Calculating the PCIA
The CPUC’s decision imposes several new mechanisms. One is a “rate collar with a floor and a cap that will limit the change of the PCIA from one year to the next” and protect against “the potential for volatility” in energy prices. “The cap will provide a degree of stability and predictability.”
The initial EBCE analysis shows the proposed decision will set the PCIA “at or near its current level,” Chaset said. “But the cap and the collar are important.”
As EBCE computes it, the PCIA was about $0.026/kWh, but is capped for 2019 at $0.022/kWh, Chaset said. Because of the collar, the maximum increase of the charge for 2020 would be $0.005/kWh. That means that the 2020 PCIA cannot be higher for EBCE than $0.027/kWh, and the 2021 charge cannot be higher than $0.032/kWh, he said.
“This will not hinder our ability to operate,” Chaset said. “But the most important part is it gives me certainty and allows me to plan.”
The cap seems inconsistent with laws protecting against cost shifts, Cushnie said. It will also “be subject to customer gaming unless applied on a customer-specific basis — which is also highly impractical.”
Another mechanism is an annual “true-up” to correct inaccuracies from forecasts with actual market data. “The true-up will ensure that bundled and departing load customers pay equally for PCIA-eligible resources,” the CPUC’s Roscow wrote.
The true-up is one of the most important provisions of the proposed decision, TURN’s Freedman said. It will “reconcile actual resource costs, recorded generation volumes, and realized market revenues” and ensure that net costs are tied to actual market revenues and not “theoretical long-term planning values.”
SCE’s Cushnie and CalCCA Executive Director Beth Vaughan also want the decision’s true-up mechanism to reflect actual market results. This appears to be a sign of potential common ground in “the hundred years war.”
“Until now, a blindfolded baby could beat the utilities’ prices, but the gap between what CCAs can buy for and what the IOUs are paying is likely to close.”
-Mike Florio, Former CPUC Commissioner
Can California wait?
CCA growth is accelerating, according to a new paper from California think tank Next 10. There were nine CCAs in operation in 2017 and eight are expected to launch in 2018. Their impact in the longer term “depends on their energy procurement strategies and their local investments.”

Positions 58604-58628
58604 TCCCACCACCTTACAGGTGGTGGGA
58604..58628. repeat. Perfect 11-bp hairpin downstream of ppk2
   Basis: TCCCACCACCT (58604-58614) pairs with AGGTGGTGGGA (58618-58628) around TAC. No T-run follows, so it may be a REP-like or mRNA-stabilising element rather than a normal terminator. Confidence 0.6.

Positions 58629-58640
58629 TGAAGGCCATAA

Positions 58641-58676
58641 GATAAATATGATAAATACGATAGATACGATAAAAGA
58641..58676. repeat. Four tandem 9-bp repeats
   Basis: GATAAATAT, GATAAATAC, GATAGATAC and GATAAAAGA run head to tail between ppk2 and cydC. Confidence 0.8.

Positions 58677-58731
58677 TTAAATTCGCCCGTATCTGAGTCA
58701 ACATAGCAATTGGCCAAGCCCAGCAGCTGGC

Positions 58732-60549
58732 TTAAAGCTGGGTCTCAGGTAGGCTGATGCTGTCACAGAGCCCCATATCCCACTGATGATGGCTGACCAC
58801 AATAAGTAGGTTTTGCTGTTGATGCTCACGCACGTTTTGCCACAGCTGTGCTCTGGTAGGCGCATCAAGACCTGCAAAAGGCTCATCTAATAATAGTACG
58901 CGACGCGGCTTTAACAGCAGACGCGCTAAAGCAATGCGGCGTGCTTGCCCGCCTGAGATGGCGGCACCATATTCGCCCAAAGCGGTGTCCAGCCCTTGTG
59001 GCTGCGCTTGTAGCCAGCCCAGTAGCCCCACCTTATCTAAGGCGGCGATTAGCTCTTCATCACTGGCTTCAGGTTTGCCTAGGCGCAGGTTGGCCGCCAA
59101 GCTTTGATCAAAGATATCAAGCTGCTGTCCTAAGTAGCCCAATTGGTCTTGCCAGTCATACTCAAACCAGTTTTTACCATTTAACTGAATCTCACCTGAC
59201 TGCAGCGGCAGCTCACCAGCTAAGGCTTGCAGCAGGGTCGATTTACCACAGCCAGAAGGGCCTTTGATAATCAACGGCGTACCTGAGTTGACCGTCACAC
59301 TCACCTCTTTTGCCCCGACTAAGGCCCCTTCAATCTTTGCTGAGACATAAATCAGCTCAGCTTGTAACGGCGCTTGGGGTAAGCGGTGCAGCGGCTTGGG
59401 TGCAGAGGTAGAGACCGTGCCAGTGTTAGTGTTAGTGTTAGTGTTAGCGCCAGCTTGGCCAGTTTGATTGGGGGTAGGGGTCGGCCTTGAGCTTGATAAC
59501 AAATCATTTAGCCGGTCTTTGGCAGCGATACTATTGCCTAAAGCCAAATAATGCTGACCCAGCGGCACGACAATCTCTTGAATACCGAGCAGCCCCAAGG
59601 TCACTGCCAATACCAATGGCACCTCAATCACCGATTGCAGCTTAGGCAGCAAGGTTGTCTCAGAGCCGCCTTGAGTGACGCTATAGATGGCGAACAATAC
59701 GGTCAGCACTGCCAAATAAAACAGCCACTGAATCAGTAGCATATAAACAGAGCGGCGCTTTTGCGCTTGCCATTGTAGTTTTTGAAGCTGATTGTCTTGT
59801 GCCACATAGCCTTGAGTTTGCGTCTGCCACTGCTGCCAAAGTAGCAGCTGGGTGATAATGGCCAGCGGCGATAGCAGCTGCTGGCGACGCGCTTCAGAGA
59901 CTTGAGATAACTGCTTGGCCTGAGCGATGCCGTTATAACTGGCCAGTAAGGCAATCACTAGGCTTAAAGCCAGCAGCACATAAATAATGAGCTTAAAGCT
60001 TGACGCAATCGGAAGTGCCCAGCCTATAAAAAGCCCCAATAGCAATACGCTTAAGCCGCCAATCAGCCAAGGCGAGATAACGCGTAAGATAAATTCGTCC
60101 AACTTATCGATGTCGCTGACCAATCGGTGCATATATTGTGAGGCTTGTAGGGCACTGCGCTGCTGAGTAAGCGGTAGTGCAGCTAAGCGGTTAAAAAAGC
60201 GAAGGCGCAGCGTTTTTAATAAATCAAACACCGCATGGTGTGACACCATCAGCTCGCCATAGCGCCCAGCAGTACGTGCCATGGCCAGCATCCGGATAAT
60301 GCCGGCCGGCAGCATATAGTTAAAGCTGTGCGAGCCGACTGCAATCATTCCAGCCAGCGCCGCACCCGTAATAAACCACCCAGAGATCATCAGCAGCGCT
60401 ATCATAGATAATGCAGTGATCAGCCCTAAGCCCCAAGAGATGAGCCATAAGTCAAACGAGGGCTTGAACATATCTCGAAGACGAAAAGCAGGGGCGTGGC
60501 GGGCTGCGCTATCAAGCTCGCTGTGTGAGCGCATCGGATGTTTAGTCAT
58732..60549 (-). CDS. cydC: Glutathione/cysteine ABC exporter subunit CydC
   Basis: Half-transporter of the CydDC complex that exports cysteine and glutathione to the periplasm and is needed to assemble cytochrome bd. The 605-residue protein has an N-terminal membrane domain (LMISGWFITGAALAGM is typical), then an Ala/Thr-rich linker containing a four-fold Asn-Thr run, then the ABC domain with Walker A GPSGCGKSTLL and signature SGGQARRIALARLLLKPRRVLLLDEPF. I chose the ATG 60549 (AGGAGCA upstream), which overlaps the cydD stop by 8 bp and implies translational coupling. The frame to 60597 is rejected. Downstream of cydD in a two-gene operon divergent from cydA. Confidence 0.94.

IOUs served 70% of California’s load in 2017, but will fall to 57% in 2020, Next 10 forecasts. Passage of SB 237 would add to the likelihood of the CPUC forecast that IOUs could lose as much as 85% of their current load by the mid-2020s.
Filings by the CCAs in the CPUC’s integrated resource planning proceeding are “a mixed bag,” Union of Concerned Scientists senior energy analyst Laura Wisland told Utility Dive. The aggregated CCA portfolio contains a lot of large hydro and out of state wind, and “what grows over time is mostly solar,” she said. “That does not address the state’s need for resource diversity or relieve its solar over-generation.”
But, she added, “we should be doing everything possible to accelerate their ability to invest in California’s clean energy future.”
CCA offerings range from 37% to 100% renewables, but they are new entities with unestablished creditworthiness, limited balance sheets, and uncertain customer loads, Next 10 points out. The think tank reported great potential in renewables growth from the CCA trend, as shown in the figure below.
However, CCA’s have relied largely on “short-term and out-of-state” contracts for existing renewables.
That “is not adding a lot of value,” V. John White, Executive Director of California’s Center for Energy Efficiency and Renewable Technologies, told Utility Dive. “They are well motivated, but it is not clear they will be able to procure what is needed to help meet California’s clean energy and climate goals.”
Wisland and White agreed a central procurement authority might help CCAs overcome their limitations.
However, it takes two years to three years for a CCA to establish the balance sheet and credit it needs, Next 10 paper lead author Julien Gattaciecca of the UCLA Luskin Center for Innovation told Utility Dive. “The debate about CCA procurement should not look at the past, it should look to the future.”
CalCCA’s Vaughan and EBCE’s Chaset said a key driver for CCA procurement would be to accept CalCCA proposals to auction older vintage, above-market IOU renewables contracts and securitize UOG.
The auction could move viable long-term renewables contracts into CCA portfolios at more affordable prices, Vaughan said. Securitization would help IOUs optimize their portfolios, which would minimize the burden of the proposed decision’s finding on pre-2002 UOG.
“Our initial assessments suggest securitization would save bundled customers more than any potential costs of exempting CCA customers from paying for pre-2002 assets,” Chaset said.
The proposed decision calls for “a second phase” of the PCIA proceeding to take on “a comprehensive solution” to optimizing utility portfolios.” It will include “a ‘working group’ process to enable parties to further develop a number of proposals,” the CPUC’s Roscow wrote.
A CPUC final ruling is expected September 13. The working group process would follow.
It is unlikely the commission will change the regulatory judge’s basic approach, Florio said. But it could offer “a different conclusion” on the pre-2002 UOG.
A central buyer might streamline procurement, but the newer CCAs, led by those that preceded them, seem to already be moving faster, he added. “Clearly there is a lost opportunity because this a good time to be a renewables buyer. But waiting for the CCAs “may be the only choice now.”
And the shift away from the IOUs may not be as big as the CPUC foresees, he added. The proposed decision could put the PCIA at a level that will discourage some CCA efforts to beat utility prices.
“Until now, a blindfolded baby could beat the utilities’ prices, but the gap between what CCAs can buy for and what the IOUs are paying is likely to close,” Florio said.
Exit Fee: Deciding the fate of California’s public utilities and the customer choice movement, by Herman K. Trabish, Utility Dive, August 14, 2018.